The headline is supposed to evoke a “what the hell are you talking about?” reaction. Most of us have heard or read about the hellish experience of non-union workers toiling away in Amazon’s warehouse fulfillment centers around the country. The pay sucks, even if marginally better than most retail workers outside Costco, and the […]
Link – THE LEGAL FOUNDATIONS FOR STATE LAWS GRANTING LABOR UNIONS ACCESS TO EMPLOYER PROPERTY Nathan S. Newman ABSTRACT In an era of a more hostile federal legal environment for labor and declining union density in many industries, a number of state and local governments have sought to promote local laws that can support unions’ […]
This week, Google announced it was paying $3.2 billion to acquire the home appliance company Nest. Home appliances might seem like an odd choice to be the second largest takeover target in Google’s history, but is less surprising when you understand that Nest makes “smart appliances” like themostats and smoke detectors that monitor people and […]
When writing about antitrust in the Internet economy, you invariably run into people arguing something to the effect: “Well, antitrust was all well and good in the old industrial economy, but in new technology markets, competition is just a click away and new innovative competitors are appearing everyday.” Sounds compelling but it’s just plain false. […]
European regulators appear likely to take action soon against Google as a monopolist in the online economy. This is in contrast to the U.S. Federal Trade Commission, which took a pass on action against Google this past January. However, the measures discussed in Europe, which largely focus on whether Google is treating potential competitors fairly […]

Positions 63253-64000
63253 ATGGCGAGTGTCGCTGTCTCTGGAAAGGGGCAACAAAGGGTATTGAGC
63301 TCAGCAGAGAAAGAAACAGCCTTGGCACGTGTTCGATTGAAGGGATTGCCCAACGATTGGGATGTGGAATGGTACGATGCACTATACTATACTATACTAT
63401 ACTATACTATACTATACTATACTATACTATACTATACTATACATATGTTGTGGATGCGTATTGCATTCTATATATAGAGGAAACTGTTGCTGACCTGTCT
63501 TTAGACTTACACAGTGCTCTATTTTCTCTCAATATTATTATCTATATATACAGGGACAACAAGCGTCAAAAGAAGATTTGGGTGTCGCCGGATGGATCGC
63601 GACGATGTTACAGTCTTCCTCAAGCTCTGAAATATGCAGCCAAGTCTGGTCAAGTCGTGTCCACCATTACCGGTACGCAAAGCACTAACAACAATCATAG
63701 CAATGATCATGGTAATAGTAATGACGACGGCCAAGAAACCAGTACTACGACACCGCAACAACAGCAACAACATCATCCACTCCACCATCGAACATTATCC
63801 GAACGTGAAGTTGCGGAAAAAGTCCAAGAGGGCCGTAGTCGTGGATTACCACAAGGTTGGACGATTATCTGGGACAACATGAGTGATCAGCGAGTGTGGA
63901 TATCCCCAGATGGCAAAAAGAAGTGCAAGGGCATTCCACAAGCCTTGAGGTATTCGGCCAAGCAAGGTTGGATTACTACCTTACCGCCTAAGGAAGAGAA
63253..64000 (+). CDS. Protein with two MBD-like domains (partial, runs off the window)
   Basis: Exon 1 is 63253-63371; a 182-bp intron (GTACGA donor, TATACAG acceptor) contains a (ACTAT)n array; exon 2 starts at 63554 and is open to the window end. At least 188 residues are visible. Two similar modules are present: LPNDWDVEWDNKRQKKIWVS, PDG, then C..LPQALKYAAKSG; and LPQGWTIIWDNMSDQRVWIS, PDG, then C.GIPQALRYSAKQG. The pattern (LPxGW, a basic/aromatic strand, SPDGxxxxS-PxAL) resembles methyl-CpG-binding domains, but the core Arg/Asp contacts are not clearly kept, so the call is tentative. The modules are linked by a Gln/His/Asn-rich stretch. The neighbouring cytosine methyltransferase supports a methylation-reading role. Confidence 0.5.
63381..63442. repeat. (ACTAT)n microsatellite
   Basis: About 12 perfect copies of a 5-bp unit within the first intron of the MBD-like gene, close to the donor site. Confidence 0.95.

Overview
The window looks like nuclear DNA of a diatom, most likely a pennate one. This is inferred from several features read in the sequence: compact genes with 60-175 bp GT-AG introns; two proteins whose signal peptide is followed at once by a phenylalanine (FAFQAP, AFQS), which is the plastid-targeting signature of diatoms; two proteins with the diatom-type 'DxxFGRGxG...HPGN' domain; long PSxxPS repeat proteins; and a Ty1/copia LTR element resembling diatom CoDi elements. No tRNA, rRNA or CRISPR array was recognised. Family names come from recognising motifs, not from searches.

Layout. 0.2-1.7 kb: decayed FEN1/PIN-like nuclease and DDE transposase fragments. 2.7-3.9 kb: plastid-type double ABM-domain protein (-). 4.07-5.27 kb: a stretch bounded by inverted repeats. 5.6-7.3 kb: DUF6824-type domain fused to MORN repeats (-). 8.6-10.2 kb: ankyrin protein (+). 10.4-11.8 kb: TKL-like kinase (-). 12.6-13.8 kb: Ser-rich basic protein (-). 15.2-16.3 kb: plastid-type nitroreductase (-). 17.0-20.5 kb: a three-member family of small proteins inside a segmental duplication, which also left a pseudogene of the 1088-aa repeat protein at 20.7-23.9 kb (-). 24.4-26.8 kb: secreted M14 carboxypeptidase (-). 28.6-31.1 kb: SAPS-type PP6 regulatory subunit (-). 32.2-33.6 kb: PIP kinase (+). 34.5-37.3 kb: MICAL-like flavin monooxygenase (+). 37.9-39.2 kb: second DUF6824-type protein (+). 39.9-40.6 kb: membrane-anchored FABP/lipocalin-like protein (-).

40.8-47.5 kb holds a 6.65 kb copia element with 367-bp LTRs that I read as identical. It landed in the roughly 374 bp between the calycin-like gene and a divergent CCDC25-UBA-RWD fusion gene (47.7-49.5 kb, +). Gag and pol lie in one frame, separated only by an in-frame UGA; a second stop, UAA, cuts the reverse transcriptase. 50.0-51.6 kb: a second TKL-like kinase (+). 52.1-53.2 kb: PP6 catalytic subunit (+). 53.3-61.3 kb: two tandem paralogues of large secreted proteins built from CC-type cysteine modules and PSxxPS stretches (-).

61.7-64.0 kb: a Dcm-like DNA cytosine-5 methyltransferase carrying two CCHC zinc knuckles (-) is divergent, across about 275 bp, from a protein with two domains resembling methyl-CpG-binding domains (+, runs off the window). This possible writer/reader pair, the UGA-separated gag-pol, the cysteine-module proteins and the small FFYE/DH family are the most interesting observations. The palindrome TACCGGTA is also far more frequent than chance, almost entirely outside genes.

This Tuesday is the Democratic primary for mayor in New York City. And the frontrunner to win the primary is Bill De Blasio, who has made an unapologetic appeal to voters that addressing inequality in the City will be his priority if mayor. That arguably the most progressive major candidate is leading the race shouldn’t […]
There is an odd cadence to the debate on the National Security Agency spying on user data supplied by social media companies like Google and Facebook, as if the comprehensive, integrated profiles of user data controlled by large multinational corporations was only a problem when the government got hold of them. Don’t get me wrong. […]
How do we address surging bandwidth usage and bridge the digital divide in a country where tens of millions of families don’t have any high-speed access to the Internet at home – and everyone sees high prices often without the speeds for the most cutting edge uses of the Internet? Just this week, The Wall Street Journal highlighted how many low-income teens, a third of whom have no broadband at home, turn to places like McDonalds with free Wi-Fi to get their homework done. New money to bridge that gap is an obvious need cited by many political leaders, but the money needs to come from somewhere.
One question is whether content providers on the Internet like Netflix, Google and Facebook, who profit tremendously from the existence of a fast Internet, should be taxed to support the physical infrastructure supporting broadband?
There have been a number of stories this week around the online rightwing about how Sweden and the Nordic countries have moved right, probably inspired by this Economist story. The story describes nations that seem hardcore Thatcherite: * Taxes have been cut: the corporate rate is 22%, far lower than America’s. * [Sweden’s] budget deficit is […]
In discussing Les Miserables, most critics have focused on the spectacle (grand), on the acting (quite outstanding) or the use of real-time singing (quite effective), but far less has been written about Victor Hugo’s enduring radical politics being brought to the big screen. This is a case of a movie budget making poverty look nasty […]